12. The decision in the case of Krishnaji Shivaji Pawar v. Hanmaraddi Mallaraddi A.I.R. (21) 1934 Bom. 385, is clearly distinguishable from the case before us. In that case, a promissory note was passed in favour of a person who was alive and who had not renounced the world and the suit to recover the money on the basis of the promissory note was brought by his son. It was held that the son was not entitled to maintain the suit as he was not the holder of the note. Obviously, in that case, since the holder of the promissory note was alive and the maker or the acceptor could obtain a valid discharge from him by making payment to him in accordance with the provisions of Section 78, Negotiable Instruments Act, the right of the son to recover the money was negatived. Similarly, in the case of Suraj Bali v. Ram Chandra, 1950 ALL. L. J. 610, a learned Single, Judge of this Court held that, where a suit for the recovery of the amount due under a promissory note was brought by the sons of the holder of the instrument who had disappeared but was civilly alive, the suit was not maintainable. This was again a case where there was a holder of the instrument in existence and his death could not be presumed. The right to the money, therefore, vested in the holder and he alone could bring the suit for recovery of the money on the instrument. In the case before us, we have held that, after the partition decree, the payee Rai Amar Nath Agarwal ceased to be the holder of the instrument and there was subsequently no holder at all. When there was no holder at all, the right to recover the money would naturally vest in its rightful owner. The two cases mentioned above are, therefore, not at all applicable.
13. The only case, which appears to lay down a converse view, is that of Reoti Lal v. Manna Kunwar, 44 ALL 290. In that case, the document, which was held to be a promissory note was executed by the defendants in favour of one Kishori Lal. The plaintiff brought the suit on the allegation that the money was advanced by her and that Kishori Lal, in whose name it was drawn, was merely her benamidar as she was pardahnashin. Kishori Lal had died without heirs. The learned Judges, who decided that case, relied on the views expressed in some earlier cases of the Madras High Court and by a learned Single Judge of this Court in an earlier case in Dori Lal v. Sewak Ram, 13 ALL. L. J. 695. In the latter case, the holder of the instrument was still alive and the right of a person claiming to recover the money on the ground of the holder being his benamidar was rejected. It will be seen that, in this case, the holder was still alive and it was in view of this circumstance that the person claiming him to be his benamidar was held not entitled to recover the money even on the allegation that he was the real owner of the money. This aspect of that case was lost sight of by the learned Judges who decided the case of Reoti Lal v. Manna Kunwar, 44 ALL. 290. In this case, the payee had died leaving no heirs and there was no bolder at all after his death. The effect of the decision given by the learned Judges would be that, if the payee or the holder dies leaving no heirs at all, the right of recovery of the money advanced on the promissory note would not vest in any one at all even though some one may be able to prove that he was the real owner of the money that was advanced. This, in our opinion, would not be laying down a correct principle. The law must always be so interpreted as to provide a remedy to the real owner of the money in all contingencies. In case a promissory note is executed in favour of a benamidar, the Negotiable Instruments Act ordinarily permits the payee, in whose favour the instrument is drawn, to recover the money due under it and thereafter, of course, the real owner can claim it from the payee. Any interpretation, which would have the effect of laying down that in the case of a benamidar payee dying without heirs, the recovery of the money due under the promissory note would not be permissible at all by any one, would be against all principles of justice. In our opinion, therefore, that case was wrongly decided and the error crept in because the learned Judges lost sight of this aspect of the case. They should have held that, in the absence of a holder and his heirs, the right to recover the money vested in the real owner of the money who could maintain the suit for the purpose.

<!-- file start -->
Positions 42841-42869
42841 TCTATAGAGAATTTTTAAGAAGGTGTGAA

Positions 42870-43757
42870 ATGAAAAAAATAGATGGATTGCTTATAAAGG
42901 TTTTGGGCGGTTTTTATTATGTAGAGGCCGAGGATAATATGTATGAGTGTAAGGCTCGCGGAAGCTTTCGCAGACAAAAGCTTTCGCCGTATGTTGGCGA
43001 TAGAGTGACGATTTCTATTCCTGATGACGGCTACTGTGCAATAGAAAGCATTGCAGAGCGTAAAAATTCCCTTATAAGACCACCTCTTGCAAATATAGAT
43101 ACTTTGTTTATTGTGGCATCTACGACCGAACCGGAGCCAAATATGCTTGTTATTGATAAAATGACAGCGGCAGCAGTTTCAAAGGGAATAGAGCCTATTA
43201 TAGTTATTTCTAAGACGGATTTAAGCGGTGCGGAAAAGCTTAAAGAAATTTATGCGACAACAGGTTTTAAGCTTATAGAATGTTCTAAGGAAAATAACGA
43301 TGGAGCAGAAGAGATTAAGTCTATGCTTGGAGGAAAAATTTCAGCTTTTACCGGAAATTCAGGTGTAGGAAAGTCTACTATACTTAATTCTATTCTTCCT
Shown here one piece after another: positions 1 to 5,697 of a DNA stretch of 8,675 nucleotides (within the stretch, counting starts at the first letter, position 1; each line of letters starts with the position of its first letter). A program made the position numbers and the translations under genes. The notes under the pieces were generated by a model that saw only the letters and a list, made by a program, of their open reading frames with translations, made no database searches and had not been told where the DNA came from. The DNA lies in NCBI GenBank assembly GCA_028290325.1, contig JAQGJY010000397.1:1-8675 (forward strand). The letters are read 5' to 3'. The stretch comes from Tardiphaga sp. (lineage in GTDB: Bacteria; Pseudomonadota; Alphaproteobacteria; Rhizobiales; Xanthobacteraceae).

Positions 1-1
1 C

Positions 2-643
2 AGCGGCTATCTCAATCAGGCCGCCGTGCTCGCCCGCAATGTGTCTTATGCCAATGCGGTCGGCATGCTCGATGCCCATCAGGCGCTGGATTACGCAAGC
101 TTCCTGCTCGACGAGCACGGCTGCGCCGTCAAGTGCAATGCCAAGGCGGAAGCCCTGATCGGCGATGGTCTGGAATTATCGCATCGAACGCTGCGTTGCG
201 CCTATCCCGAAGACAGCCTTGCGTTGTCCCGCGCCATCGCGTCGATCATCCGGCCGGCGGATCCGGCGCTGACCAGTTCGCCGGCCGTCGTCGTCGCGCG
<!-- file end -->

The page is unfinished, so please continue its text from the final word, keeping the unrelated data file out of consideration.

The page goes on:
14. In the present case before us, the effect of the decree in the partition suit was to convey all the rights in the promissory notes to Rai Ram Kishore plaintiff and thereafter, since there was no holder, he alone was entitled to recover the amount due under them. This suit was, therefore, maintainable and it has wrongly been dismissed by the lower Courts on the ground of non-maintainability. We consequently allow this appeal with costs, set aside the decree passed by the lower Courts, dismissing the suit, and send the case back to the lower appellate Court for deciding it according to law after hearing the parties on other points of contest.